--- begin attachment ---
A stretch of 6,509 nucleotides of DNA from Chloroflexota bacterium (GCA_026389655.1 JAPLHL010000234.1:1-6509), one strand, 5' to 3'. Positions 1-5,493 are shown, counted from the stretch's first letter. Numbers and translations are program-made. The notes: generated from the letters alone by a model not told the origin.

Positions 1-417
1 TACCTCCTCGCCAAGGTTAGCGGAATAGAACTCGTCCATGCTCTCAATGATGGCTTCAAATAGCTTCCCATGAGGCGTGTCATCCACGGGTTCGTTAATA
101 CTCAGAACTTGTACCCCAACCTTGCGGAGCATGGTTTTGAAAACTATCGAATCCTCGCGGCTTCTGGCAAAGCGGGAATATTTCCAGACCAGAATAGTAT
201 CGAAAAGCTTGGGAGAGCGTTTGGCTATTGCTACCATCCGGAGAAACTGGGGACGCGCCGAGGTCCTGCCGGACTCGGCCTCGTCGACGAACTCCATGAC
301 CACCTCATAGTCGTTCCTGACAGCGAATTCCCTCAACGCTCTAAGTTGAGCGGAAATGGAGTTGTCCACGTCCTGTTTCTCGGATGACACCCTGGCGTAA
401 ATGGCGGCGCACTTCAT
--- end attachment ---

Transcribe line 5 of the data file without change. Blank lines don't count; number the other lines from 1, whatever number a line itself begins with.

201 CGAAAAGCTTGGGAGAGCGTTTGGCTATTGCTACCATCCGGAGAAACTGGGGACGCGCCGAGGTCCTGCCGGACTCGGCCTCGTCGACGAACTCCATGAC